07Jun

Using ActiveRecord::Schema to Create Databases Without Rails

Posted by Elf Sternberg as programming, ruby

I spent most of today working on my story website. It’s a pain in the neck to maintain, especially in updates, and it needs more smarts. A lot more smarts. I decided to see how much lifting it would take to get all of my stories, regardless of series or arc, into a database using Ruby.

Right now the “database of stories” is a collection of flat files. This isn’t tragic; flat files are fast to deploy and are easily human-readable, but they can become dispersed and are clunky to update. I suppose I could have come up with some kind of “pulsing” mechanism that would update from a core source tree every day, but that was just unsatisfying. What I wanted was a way to keep the collection updated that could also do important things like next/back for episodes of a series, and could maintain a list of stories that had not yet been released, and wouldn’t make them available to the index before the release date.

Step one: create the database.

I like Ruby almost as much as I like Python, and eruby just makes my life so much easier. When there’s a full-blown eruby implementation for Python, I’ll go for it.

This database is completely unnormal and it won’t be normalized for a while. This is just the first step, but I want to show how easy it is to create a database in ruby if you have rails installed, but don’t really want to use rails. It’s this simple:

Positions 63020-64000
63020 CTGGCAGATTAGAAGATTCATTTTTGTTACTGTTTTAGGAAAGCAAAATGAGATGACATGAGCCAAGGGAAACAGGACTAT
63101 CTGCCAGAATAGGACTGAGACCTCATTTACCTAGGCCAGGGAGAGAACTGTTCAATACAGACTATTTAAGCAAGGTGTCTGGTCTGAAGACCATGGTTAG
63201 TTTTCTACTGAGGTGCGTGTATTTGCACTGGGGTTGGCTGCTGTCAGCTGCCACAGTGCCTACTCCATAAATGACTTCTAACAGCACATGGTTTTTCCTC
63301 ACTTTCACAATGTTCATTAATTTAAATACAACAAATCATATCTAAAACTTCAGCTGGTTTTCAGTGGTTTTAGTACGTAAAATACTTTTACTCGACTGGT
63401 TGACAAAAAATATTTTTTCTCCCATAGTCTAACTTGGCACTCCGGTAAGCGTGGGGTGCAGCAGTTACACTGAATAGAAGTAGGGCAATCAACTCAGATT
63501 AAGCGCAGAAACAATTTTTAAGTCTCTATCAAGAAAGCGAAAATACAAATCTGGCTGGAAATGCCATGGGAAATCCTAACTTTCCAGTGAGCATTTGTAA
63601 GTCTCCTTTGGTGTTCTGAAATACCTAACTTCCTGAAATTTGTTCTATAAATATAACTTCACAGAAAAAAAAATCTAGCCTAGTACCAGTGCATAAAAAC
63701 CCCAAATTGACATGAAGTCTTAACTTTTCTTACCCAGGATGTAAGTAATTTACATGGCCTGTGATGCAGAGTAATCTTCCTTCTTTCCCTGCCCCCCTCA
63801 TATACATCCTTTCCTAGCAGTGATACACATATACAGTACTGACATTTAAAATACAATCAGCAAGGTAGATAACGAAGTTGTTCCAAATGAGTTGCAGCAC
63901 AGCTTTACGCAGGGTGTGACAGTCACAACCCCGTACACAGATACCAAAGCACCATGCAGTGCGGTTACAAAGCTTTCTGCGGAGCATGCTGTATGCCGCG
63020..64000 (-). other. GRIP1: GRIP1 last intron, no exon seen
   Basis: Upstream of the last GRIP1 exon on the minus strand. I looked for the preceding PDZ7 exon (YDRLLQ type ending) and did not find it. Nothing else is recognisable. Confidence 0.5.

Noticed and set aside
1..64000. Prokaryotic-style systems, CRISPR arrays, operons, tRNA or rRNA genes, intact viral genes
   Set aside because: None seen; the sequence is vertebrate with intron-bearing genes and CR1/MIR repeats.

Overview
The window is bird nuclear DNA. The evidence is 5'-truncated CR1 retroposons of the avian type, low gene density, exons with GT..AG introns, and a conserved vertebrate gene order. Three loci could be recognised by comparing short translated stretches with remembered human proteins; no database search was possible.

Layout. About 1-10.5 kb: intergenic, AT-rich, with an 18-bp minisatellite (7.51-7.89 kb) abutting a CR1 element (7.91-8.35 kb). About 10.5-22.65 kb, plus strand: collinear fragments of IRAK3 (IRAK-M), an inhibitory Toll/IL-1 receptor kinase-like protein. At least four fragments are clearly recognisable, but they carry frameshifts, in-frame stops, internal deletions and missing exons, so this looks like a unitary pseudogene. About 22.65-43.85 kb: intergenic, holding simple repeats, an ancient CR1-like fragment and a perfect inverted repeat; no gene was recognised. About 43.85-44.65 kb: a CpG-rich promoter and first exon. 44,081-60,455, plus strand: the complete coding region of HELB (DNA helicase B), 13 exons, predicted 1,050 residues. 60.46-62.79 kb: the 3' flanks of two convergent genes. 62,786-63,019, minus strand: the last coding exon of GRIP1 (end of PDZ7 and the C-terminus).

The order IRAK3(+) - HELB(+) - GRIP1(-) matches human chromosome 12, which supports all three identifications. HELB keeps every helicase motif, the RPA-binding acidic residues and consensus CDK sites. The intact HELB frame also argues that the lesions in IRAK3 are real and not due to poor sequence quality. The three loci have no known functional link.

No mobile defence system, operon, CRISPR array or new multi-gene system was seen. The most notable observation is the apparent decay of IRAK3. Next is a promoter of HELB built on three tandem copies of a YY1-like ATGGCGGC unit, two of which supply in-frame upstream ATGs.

require 'rubygems'
require 'active_record'

ActiveRecord::Base.establish_connection({
      :adapter => "sqlite3",
      :dbfile => "stories.sqlite"
})

begin
  ActiveRecord::Schema.drop_table('stories')
rescue
  nil
end

ActiveRecord::Schema.define do
  create_table "stories", :force => true do |t|
    t.column "seq", :string, :limit => 100, :null => false
    t.column "title", :string, :limit => 75, :null => false
    t.column "series", :string, :limit => 75, :null => false
    t.column "arc", :string, :limit => 75, :default => '', :null => false
    t.column "body", :text , :null => false
    t.column "pubdate", :date, :default => 0
    t.column "wordcount", :integer, :default => 0
    t.column "cookie", :string, :limit => 40, :null => false
    t.column "codes", :string, :limit => 40, :null => false
  end
end

By importing ActiveRecord, you get access to all of the things ActiveRecord can do without needing rails. First, I establish a connection, drop the table if I need to, and then build myself a new one. Viola’, instant SQL, and the builder code is pretty darned database-agnostic.

Ruby purists will tell me that I should just use migrations. I don’t want to use migrations for this project; it’s not the goal for this project. Since the define() is empty, I won’t get a schema versioning table, which was a goal for the experiment this time around. And as I said, there’s no normalization here. That’s okay. Maybe someday. Maybe I’ll never need it.

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